International compensation can be defined as the provision of monetary and non-monetary rewards, including base salary, benefits, and perquisites, long- and short-term incentives, valued by employees in accordance with their relative contributions to MNC performance. Its broad HRM purpose is to attract, retain, and motivate those personnel required throughout the MNC currently and in the future. Job evaluation is the means by which internal relativities and compensable factors, those elements such as skills, physical and mental demands, and responsibilities that comprise an individual’s work role in the MNC and contribute to its performance, are determined.
Approaches to International Compensation
(1) Going Rate Approach – When the compensation packages of the expatriates are determined on the basis of the salary structure prevailing in the host nation, it is called the going rate approach or market rate approach. Typically, the salary in this method is decided on the basis of the survey undertaken in the host country where the business is located. However, international companies usually grant additional pay and benefits to expatriates if they happen to work in nations where their pay is low.
(2) Balance Sheet Approach – It is also known as the build-up approach. The balance sheet approach is arguably the dominant compensation system used in multinational companies. The approach has been used for more than 20 years, yet nearly two of every three companies still use a form of this approach to compensation. The basic objective of the balance sheet approach is to ensure that employees can maintain a standard of living in the country of assignment similar to that which they enjoy in their home country. This keeps the shock from changes in standard of living relatively small. The basic premise of the balance sheet approach is that companies use a set of allowances or differentials to maintain employees’ purchasing power while on international assignments. Fundamentally, assignees should neither benefit nor be hurt economically as a result of relocating.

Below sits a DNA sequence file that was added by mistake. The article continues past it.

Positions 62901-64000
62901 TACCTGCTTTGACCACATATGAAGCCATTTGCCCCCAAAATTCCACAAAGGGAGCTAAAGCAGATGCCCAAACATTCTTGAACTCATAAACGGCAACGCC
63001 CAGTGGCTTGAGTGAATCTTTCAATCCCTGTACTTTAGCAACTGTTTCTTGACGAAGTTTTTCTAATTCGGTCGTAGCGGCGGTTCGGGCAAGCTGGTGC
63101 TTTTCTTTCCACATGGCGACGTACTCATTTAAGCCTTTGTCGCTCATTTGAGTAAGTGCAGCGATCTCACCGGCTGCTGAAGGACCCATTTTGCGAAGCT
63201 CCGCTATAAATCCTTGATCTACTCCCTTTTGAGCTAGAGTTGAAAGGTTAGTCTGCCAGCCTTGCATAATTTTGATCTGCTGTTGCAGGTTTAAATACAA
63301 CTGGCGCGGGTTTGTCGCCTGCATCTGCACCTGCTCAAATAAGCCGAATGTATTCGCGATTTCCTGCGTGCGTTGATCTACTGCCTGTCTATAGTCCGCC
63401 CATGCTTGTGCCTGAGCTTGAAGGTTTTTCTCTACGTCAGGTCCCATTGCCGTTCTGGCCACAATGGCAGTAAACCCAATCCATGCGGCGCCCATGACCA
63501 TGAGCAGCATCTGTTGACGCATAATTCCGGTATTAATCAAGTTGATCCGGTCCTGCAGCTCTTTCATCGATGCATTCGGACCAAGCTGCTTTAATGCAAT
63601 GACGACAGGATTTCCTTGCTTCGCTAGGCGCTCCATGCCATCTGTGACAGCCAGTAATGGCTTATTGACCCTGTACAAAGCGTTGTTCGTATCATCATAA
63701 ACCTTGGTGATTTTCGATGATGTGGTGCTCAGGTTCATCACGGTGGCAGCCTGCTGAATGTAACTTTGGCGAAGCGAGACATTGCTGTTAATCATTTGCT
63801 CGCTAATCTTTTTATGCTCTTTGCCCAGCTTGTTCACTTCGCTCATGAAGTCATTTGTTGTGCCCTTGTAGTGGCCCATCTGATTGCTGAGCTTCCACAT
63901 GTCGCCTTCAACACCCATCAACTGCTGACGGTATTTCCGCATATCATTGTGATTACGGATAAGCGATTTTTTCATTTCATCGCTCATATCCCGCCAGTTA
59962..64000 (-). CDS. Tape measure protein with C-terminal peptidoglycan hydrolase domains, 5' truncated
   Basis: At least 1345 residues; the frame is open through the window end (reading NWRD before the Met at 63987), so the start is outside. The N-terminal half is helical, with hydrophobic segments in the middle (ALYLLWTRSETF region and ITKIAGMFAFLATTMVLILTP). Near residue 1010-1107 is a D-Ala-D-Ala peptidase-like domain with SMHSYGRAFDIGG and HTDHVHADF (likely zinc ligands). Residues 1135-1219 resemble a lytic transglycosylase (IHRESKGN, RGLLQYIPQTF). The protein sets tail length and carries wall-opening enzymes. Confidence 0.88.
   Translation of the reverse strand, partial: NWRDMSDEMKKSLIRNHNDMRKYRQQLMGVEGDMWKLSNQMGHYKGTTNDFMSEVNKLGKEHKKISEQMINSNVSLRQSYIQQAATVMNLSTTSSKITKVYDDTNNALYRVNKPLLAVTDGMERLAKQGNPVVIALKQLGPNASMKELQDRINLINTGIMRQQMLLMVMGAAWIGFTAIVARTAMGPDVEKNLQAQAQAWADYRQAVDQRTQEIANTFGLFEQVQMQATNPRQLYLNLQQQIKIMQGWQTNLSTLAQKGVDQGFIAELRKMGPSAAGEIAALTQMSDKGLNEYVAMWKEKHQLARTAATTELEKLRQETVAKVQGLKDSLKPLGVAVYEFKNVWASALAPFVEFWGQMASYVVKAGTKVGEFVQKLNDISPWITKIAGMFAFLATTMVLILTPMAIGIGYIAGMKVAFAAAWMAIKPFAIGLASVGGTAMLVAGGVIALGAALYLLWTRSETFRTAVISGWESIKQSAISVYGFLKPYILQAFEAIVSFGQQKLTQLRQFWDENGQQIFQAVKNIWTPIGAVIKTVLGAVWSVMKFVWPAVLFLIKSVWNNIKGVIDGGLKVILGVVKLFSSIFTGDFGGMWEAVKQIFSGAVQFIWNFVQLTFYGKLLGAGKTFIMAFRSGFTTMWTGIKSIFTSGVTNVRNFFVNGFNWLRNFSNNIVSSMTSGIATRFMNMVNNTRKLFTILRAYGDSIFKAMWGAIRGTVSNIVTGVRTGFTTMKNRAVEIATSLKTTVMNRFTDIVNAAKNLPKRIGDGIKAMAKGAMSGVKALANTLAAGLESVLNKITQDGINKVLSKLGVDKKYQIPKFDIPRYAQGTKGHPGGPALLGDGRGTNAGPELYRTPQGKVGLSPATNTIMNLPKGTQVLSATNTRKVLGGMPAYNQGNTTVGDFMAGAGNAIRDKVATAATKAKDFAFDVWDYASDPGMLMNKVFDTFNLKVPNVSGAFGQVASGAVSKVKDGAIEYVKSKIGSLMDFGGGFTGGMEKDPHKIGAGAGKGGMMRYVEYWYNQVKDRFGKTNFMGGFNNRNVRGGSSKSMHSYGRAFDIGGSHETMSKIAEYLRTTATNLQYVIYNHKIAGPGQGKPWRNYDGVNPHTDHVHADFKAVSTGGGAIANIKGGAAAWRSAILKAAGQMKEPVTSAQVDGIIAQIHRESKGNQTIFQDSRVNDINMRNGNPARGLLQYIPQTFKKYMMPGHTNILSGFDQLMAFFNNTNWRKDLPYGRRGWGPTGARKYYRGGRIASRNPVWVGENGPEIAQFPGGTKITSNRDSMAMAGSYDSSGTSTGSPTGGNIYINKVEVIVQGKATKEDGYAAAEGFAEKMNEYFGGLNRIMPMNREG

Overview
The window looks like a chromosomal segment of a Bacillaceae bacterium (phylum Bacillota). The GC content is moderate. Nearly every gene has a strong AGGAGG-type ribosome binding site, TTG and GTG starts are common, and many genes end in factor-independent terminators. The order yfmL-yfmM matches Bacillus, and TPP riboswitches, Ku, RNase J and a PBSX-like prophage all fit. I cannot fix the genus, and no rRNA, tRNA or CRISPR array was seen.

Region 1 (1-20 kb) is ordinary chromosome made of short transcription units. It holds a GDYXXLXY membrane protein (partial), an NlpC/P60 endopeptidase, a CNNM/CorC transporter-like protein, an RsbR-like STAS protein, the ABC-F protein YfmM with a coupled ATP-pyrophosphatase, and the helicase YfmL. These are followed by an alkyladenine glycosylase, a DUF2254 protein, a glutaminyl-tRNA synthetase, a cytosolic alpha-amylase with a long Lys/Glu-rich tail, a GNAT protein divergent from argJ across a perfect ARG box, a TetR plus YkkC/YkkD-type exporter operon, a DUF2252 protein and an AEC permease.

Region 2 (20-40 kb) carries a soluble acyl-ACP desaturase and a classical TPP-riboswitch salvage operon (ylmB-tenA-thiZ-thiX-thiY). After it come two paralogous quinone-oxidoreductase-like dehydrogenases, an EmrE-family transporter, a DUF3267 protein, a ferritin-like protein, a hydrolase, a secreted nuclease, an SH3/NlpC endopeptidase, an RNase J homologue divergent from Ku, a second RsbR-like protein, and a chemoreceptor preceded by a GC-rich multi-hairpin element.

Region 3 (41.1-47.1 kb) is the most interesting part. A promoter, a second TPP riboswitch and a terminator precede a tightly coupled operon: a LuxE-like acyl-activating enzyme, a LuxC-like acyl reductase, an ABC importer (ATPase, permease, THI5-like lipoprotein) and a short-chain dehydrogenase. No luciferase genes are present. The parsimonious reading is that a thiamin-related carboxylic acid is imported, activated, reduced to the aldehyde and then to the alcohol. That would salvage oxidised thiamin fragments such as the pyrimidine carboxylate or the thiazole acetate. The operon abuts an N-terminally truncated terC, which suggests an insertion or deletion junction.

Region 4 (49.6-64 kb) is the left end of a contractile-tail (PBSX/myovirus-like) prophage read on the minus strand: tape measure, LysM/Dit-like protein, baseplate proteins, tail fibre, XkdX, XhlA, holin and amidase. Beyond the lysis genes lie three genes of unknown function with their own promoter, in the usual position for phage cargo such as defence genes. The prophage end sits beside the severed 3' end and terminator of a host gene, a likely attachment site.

(3) Citizen’s Approach – In this approach, an international basket of goods is used for all expatriates, regardless of country of origin. The basket of goods includes food, clothing, housing, and so forth. However, expatriates are not provided salary adjustments that would allow them to purchase exactly the same items in the host country as in the home country. Rather, they receive adjustments that would allow them to purchase a comparable local product of the same nature; e.g., rather than a Mercedes (which they had in the home country), they would buy a local luxury car.
Alternatively called the global salary systems, the international citizen’s approach is appropriate when an MNC has a team of dedicated international managers Europeans, Americans or Asians – who are ready to move to any part of the globe easily and effectively. Global salary systems seek to provide worldwide equity in rewards and allow managers to move between countries with minimal effects on lifestyle.
(4) Lump Sum Approach – This involves giving the expatriate a predetermined salary and letting the individual decide about how to spend it. Finally, there is the regional system, under which the MNC sets a compensation system for all expatriates who are assigned to a particular region. Thus, everyone going to Europe falls under one particular system and those going to South Africa come under a different system.